Forty miles north of San Francisco, on the site of the former industrial park of Agilent Technologies, work is underway on the ambitious new Sonoma Mountain Village, a 200-acre development that aims to be truly sustainable. Slated for final completion in 2020, the development is America’s first to be certified as a “One Planet Community” by BioRegional, a United Kingdom-based nonprofit that helps developers and cities reduce their residents’ ecological footprints. Touted by developer Codding Enterprises, the community is based on the premise that an ordinary resident will be able to live there sustainably with little extra effort.

BioRegional asserts that “every resident is no more than a five-minute walk to groceries, restaurants, day care and other amenities offering local, sustainable, and fair trade products and services.” Construction of the first homes will begin this year, in the face of a waiting list that is already 3,000 people long.

As I drove up to attend the Sustainable Enterprise Conference being held on the campus, I wondered if it will really be possible for one new development to provide an effortlessly sustainable lifestyle. The main hurdle: The site is located in Rohnert Park, a sort of small-but-sprawling suburb where driving is the normal means.

The village center, which was designed around the reuse of existing buildings, will include a year-round farmers’ market, grocery stores, entertainment options and telecommuting desks. Alternative transportation services will be plentiful: free bikes, electric vehicles that connect to the smart grid, a biofuel filling station, plug-in hybrid carshare, carpool concierge services and a nearby Smart Rail station. The commuter rail line linking the suburb to nearby cities, including San Francisco, will be a 10-minute walk from the community.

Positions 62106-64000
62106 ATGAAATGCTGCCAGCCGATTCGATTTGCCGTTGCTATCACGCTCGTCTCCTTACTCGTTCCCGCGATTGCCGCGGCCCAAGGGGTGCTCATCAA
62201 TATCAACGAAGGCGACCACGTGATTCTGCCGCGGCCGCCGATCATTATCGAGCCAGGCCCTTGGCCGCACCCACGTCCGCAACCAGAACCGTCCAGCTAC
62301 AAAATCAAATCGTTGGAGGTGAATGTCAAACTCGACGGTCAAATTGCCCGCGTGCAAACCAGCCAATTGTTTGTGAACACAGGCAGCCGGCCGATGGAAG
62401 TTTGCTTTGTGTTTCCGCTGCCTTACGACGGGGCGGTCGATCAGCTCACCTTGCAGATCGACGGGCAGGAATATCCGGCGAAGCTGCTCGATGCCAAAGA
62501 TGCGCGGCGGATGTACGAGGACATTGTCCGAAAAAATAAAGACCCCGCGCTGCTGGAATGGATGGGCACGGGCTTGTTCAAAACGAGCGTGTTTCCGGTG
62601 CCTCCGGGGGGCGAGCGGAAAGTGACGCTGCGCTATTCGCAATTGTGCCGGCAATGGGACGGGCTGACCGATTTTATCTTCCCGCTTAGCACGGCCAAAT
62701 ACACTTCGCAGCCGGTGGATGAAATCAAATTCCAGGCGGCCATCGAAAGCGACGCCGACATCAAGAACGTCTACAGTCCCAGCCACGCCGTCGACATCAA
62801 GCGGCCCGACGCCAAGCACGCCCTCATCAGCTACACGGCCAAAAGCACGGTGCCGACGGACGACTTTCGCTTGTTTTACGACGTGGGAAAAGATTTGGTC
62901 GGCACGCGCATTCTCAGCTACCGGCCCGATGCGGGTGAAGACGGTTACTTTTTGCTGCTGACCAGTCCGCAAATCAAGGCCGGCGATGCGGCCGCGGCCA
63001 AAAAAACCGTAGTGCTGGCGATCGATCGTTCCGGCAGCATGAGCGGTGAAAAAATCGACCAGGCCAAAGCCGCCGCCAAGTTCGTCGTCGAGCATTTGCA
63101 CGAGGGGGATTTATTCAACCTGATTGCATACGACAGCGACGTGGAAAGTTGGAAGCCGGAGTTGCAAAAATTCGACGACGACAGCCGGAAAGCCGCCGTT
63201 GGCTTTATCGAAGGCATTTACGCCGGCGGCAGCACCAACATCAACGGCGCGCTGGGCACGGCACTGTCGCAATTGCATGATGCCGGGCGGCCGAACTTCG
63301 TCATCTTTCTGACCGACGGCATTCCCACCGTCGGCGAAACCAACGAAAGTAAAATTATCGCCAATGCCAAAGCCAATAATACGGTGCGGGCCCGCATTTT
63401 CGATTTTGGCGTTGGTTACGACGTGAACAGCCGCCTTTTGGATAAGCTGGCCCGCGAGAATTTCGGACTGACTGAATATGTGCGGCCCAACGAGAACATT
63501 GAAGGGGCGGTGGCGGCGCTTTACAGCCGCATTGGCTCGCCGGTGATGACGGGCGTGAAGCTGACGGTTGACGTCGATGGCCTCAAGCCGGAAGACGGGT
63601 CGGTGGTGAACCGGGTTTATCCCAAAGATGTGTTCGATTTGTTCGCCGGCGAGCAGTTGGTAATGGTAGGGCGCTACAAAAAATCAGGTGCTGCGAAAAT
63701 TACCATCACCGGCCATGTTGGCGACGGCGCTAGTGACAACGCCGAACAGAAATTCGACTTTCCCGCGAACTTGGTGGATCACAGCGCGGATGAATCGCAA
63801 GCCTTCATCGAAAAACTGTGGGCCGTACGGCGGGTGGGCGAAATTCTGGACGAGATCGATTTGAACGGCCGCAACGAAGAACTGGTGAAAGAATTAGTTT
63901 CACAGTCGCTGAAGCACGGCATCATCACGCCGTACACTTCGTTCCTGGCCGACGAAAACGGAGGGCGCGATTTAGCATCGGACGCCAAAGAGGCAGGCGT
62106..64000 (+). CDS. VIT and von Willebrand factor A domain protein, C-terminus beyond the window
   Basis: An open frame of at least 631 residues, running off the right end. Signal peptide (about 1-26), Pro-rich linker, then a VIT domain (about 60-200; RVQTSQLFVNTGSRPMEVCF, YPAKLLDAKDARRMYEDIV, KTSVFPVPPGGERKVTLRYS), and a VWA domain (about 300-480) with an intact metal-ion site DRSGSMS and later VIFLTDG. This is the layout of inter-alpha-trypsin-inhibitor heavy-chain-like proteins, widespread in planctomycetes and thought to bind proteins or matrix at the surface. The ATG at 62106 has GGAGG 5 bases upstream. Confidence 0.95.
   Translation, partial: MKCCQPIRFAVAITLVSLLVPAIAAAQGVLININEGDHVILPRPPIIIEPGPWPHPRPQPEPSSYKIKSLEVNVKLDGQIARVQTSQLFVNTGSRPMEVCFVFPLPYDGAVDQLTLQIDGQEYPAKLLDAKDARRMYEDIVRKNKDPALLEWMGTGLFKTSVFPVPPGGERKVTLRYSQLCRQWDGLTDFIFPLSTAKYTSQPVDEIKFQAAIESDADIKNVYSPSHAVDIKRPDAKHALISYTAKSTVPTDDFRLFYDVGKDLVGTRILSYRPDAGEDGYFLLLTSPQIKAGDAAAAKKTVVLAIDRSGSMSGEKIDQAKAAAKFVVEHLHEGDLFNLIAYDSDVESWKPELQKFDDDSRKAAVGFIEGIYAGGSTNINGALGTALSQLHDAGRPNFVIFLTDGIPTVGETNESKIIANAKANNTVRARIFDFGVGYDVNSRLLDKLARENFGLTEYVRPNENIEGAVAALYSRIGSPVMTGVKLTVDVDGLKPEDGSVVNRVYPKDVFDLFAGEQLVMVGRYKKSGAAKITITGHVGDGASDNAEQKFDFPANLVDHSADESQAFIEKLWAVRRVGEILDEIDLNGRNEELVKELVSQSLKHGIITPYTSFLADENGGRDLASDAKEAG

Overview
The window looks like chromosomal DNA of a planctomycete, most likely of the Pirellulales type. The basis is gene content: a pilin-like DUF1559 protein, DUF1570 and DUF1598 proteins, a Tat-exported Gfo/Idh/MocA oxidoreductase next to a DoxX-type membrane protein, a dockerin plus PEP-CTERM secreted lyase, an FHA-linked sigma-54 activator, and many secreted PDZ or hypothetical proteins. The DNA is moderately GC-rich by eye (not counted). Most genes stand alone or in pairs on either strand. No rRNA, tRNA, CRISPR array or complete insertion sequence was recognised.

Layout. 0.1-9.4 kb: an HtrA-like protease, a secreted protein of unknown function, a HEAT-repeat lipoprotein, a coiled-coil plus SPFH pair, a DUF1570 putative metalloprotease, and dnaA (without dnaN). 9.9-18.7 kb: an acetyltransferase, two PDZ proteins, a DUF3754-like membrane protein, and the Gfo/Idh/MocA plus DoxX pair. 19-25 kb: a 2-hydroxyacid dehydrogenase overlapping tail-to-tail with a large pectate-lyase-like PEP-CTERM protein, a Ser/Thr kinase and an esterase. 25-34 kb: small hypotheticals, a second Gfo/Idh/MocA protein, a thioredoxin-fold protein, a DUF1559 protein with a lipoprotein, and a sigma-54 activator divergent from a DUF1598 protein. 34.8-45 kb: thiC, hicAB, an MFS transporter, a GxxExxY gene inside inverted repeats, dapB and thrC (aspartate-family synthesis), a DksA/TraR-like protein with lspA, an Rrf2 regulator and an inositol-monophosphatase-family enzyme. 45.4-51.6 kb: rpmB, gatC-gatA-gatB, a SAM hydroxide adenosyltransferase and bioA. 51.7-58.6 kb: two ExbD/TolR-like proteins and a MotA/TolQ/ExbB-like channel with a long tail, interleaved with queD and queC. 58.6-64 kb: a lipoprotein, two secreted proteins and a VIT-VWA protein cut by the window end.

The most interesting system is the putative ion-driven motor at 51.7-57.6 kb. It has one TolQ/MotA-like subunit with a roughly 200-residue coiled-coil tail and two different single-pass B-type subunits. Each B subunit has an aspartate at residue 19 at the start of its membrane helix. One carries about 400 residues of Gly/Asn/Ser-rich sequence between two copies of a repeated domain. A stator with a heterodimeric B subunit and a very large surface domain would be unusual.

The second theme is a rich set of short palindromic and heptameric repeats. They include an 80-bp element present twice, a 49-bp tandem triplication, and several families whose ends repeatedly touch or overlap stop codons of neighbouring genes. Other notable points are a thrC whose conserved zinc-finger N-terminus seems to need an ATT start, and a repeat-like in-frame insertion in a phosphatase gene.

The community will rely very little on outside resources. A combination of energy-efficiency technologies like passive solar heating will make buildings at Sonoma Mountain Village zero carbon by 2020. California’s energy efficiency policies created 1.5 million jobs in the past 35 years and have lessened the state’s vulnerability to the current economic crisis, according to a study authored by University of California, Berkeley economics professor David Roland-Holst. Between 1972 and 2006, Californians saved more than $56 billion in energy costs. On-site renewable power will supply the rest of the energy required. In 2006, an enormous 1.14MW solar photovoltaic installation was installed on the roof of an existing building, which, among other things, will power the world’s first zero-carbon data center. The existing solar power array will likely be quadrupled in the future.

To make the construction process as green as possible, Codding has built a steel-frame factory on-site to provide 20 percent of the materials required. The factory runs completely on solar power and sends no waste to the landfill: even the steel frames created can be recycled. The use of recycled steel makes it possible to reuse six SUVs to build a 2,000 square foot house rather than cutting down 40 trees. Other materials will be sourced locally, to ensure that they were made in a socially and environmentally responsible way. Codding will also be tracking embodied carbon in materials and services. Finally, the village will also incorporate existing buildings, which have undergone energy-efficiency retrofits.